Why don't you make a list of 10 people who have studied this issue, with degrees from accredited institutes of higher education, who think that the Septuagint is a post-Christian document. Then for every one you name, I'll name 100 who hold to what every single main Christian denomination has always held to.
Because i'm not the one who started spouting off figures relating to the Septuagint...you did. If you're unwilling to provide any references to back up your statistics then you should be willing to recant your statements as unverifiable.
Further, your statistic above (100/110) is not 99%, but closer to 90...so again, this brings even more suspicion to the legitimacy of your numbers.
 

TimV

Puritanboard Botanist
Tim, i made a statement earlier in this post that you asked for a reference to, which i was unable to provide. I did the appropriate thing and retracted my statement because i could not find the reference to back it up.

You couldn't back it up because it was fantastic; the kind of thing you'd hear from Rush Limbaugh but not from an historian.

Based on your requiring references from me i would think that you would be glad to list your references...but, alas, you are not. I'm not speaking of referencing threads in the discussion board but from outside sources. Perhaps you don't cite your sources because you have none.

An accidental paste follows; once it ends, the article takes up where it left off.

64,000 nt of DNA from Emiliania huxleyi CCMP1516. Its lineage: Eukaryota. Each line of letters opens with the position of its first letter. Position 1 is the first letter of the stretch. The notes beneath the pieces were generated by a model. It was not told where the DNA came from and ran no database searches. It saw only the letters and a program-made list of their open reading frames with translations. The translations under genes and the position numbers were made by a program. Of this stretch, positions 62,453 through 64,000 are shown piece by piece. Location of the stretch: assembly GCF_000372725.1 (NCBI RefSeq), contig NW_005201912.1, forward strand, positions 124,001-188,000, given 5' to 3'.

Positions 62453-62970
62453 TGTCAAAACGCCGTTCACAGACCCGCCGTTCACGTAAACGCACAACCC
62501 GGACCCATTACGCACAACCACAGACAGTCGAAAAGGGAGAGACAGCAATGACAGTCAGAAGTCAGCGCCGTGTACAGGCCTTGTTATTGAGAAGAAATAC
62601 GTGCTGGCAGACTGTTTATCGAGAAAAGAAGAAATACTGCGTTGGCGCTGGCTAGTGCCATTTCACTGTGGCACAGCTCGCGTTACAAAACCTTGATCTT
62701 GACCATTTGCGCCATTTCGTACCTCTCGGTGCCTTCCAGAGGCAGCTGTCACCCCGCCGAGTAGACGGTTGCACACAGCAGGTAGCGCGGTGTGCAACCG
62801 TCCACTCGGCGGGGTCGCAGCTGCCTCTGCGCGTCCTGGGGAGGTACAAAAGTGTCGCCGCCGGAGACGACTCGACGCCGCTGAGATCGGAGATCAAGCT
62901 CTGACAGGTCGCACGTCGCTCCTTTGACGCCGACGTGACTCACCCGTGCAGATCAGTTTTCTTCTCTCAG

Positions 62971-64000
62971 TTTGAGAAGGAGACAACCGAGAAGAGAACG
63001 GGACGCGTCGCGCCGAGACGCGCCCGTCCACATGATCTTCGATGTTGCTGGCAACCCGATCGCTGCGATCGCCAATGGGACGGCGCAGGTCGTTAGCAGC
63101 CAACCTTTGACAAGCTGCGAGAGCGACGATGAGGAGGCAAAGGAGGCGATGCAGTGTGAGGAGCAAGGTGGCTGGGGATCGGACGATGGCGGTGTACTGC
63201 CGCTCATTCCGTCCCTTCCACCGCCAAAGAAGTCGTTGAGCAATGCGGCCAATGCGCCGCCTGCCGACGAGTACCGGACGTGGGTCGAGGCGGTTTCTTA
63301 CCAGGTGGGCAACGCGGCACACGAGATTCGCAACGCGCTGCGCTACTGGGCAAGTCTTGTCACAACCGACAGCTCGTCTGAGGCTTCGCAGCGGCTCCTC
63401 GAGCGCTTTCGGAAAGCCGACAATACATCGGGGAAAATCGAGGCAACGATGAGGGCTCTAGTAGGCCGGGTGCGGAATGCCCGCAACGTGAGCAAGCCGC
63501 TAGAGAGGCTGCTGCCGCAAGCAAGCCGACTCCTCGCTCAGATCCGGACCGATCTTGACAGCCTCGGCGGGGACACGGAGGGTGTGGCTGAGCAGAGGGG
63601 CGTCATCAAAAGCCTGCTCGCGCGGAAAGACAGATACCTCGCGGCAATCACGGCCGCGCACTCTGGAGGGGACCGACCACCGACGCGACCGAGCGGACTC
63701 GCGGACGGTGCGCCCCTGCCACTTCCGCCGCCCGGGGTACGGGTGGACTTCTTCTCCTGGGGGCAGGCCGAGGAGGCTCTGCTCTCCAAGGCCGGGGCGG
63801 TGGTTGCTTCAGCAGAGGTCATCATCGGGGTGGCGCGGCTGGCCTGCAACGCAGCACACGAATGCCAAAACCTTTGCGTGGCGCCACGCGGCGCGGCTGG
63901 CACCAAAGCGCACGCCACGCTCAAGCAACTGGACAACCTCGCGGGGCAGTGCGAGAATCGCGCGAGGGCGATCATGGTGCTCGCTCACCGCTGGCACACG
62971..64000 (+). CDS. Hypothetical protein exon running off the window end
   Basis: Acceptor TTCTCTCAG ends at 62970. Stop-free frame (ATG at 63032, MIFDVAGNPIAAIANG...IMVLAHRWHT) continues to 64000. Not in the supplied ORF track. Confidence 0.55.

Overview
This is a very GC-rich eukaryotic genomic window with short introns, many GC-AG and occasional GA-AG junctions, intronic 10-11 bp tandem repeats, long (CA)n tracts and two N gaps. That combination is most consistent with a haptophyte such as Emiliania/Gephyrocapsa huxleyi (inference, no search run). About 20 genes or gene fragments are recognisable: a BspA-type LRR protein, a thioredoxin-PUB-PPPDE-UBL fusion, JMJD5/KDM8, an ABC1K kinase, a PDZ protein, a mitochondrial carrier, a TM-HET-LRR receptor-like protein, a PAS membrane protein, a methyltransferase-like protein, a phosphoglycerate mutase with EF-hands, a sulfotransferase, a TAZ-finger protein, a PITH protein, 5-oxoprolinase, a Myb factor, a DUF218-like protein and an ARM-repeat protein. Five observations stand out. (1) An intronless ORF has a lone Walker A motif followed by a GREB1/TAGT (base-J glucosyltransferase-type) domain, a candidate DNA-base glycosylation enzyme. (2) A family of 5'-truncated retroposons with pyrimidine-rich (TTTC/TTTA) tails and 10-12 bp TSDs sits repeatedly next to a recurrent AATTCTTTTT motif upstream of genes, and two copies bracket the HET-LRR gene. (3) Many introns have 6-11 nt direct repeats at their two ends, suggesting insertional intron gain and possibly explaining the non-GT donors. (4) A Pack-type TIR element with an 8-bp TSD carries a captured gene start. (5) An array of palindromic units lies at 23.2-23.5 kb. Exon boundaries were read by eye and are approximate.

That's also fallacious, since the burden of proof is on the person making an extraordinary claim.

But I'll meet you half way. Please name an institute of higher learning that you respect, and I will contact the relevant School there and get an opinion.

So please don't say I won't back up my claim. I am now anxious to do so. And the institute can be either Christian or secular; it will be your choice. Or, name 10 institutes, and I'll contact all of them.

I do it all the time on these threads. Another pillar this people need to support their theory is that Aramaic is a form of Hebrew. It isn't of course, and everyone who is familiar with the subject knows, but Steve does what he normally does in these situations and works from reverse, In other words, working backwards, picking through reams of information and picking out what fits into his theory rather than TRYING TO DISPROVE IT, which is the only real way to test an hypothesis.

I posted the comments of three leading, living scholars, one of whom is at the University of Tel Aviv, who's probably the greatest living expert on Aramaic, and like all of them, he said that Aramaic isn't a form of Hebrew.